Running my business from my home office with a seven month old has forced me to modify how I work. Instead of spending hours in front of my desktop computer up in my office, I am grabbing fifteen minutes here and there on my smart phone and tablet whenever and where ever I can .This change in working behaviour has brought with it new aches and pains that no APP (that I can find) will fix.
With devices getting smaller and more portable to keep up with the busy lifestyles we lead, the physical demands have changed but the work related aches and pains have followed. Repetitive Strain Injuries are common and our busy fingers, thumbs, and wrists are taking the heat. Here are a few tips to reduce discomfort and increase productivity in our tech savvy day:
- Pain in the thumb-Thumb pain can be related to texting with the thumb when holding the mobile device in the same hand. Instead hold the phone in one hand use index finger of the opposite hand with full arm movements, so you are not making small repetitive movements with the finger. Of course this might mean you will have to put down your coffee.
- Pain in the neck -Instead of holding the phone to your ear with neck flexed to the side, use the Hands Free option, unless you are listening to a co-worker vent about your jerk of a boss, when he is sitting in your office.
- Pain in the neck-The portability of a tablet far surpasses the ergonomics. To use a tablet, you either hold it in your hands or set it on a table/desk to use. The nature of its design requires that you flex your neck down to view. When possible, bring your tablet up closer to your eye level to reduce upper back and neck pain, and don’t use your tablet on your tummy while lying in bed, as your neck will surely be flexed and you might just fall asleep waiting for a cat video to load.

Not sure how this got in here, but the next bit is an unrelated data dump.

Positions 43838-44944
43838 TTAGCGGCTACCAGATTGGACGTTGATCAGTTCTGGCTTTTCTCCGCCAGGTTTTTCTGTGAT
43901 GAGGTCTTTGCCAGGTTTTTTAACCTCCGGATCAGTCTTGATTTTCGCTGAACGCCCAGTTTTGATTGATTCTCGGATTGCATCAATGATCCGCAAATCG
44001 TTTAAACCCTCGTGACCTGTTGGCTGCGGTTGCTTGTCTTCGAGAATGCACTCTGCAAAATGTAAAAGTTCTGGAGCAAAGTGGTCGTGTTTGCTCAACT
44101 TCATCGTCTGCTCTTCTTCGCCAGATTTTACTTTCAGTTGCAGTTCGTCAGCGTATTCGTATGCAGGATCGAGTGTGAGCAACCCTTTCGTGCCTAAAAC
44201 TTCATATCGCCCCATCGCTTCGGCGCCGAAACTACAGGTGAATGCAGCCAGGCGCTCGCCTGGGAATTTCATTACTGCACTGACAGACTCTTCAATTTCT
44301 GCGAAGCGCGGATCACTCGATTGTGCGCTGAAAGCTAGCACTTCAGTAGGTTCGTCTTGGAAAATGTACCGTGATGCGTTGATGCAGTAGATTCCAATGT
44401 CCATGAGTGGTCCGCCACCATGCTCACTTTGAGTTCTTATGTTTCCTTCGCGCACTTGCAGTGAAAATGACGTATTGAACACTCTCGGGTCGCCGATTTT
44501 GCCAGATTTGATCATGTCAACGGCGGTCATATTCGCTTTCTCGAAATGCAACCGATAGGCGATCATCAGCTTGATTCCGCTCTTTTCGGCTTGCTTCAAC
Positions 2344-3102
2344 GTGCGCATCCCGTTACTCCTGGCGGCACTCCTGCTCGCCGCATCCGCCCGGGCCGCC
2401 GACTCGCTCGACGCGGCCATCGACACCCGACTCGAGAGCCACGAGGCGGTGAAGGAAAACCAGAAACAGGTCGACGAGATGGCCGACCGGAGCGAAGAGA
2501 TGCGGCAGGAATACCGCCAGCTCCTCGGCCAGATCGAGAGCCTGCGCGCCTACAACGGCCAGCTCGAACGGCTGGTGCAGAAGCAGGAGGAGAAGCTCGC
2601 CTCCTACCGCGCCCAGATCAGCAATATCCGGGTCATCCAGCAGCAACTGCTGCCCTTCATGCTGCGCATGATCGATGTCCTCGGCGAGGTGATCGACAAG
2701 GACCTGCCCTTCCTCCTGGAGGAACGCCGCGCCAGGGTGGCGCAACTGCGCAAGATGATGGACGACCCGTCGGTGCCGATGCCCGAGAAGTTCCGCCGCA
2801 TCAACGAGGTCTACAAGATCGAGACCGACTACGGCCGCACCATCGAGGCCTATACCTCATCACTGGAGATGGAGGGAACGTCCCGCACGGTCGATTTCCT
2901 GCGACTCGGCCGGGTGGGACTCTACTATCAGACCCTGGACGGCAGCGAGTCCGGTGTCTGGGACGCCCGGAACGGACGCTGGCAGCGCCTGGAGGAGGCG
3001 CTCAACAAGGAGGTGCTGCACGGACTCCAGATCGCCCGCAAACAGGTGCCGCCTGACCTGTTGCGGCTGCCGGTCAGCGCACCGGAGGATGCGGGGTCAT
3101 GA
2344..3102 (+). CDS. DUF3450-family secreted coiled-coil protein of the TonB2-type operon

Pain in the eyes- When reading web content on your device, the continous scrolling requires that you read moving text, for some this can causes eye strain or headaches, and if you are me....motion sickness. Scroll down and read the whole screen before you scroll again. Virtual vertigo can feel very real!
- Pain in the eyes- If you wear glasses, but don’t always have them on, you may have trouble reading the font on your phone. Go to your settings and increase the size of the font so you can leave your glasses where you lost them.
- Look for “short cut” key combinations to reduce the number of keystrokes or button pushing on your phone or tablet or use voice activation when you can, to dial a contact, or search the web for delivery options at 11 pm, because you just realized you haven’t taken you r eyes off your device since you got home from work.
- Wrist pain- Using a touch on-screen keyboard on a tablet is slow and requires that your wrists be extended (bent up) to type on the screen in front of you. To reduce wrist pain, get a tablet cover with WIFI keyboard, and make writing long emails, reports or editing your kid’s resume so he will actually get a job and move out someday.
There seems to be an APP for everything, but until someone comes up with one that will help us tweak our tech behavior to prevent injuries, we might want to listen to our bodies whispers of discomfort before they become screams of agony.
Marnie Courage OT Reg. (MB)
Owner of Enabling Access